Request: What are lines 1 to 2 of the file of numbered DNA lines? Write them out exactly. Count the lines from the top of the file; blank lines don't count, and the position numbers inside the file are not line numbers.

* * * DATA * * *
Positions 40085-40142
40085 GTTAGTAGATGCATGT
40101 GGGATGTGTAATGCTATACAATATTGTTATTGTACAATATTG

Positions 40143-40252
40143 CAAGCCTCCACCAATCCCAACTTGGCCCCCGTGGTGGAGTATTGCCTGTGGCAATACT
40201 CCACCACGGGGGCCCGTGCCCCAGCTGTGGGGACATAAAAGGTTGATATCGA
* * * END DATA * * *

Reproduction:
Positions 40085-40142
40085 GTTAGTAGATGCATGT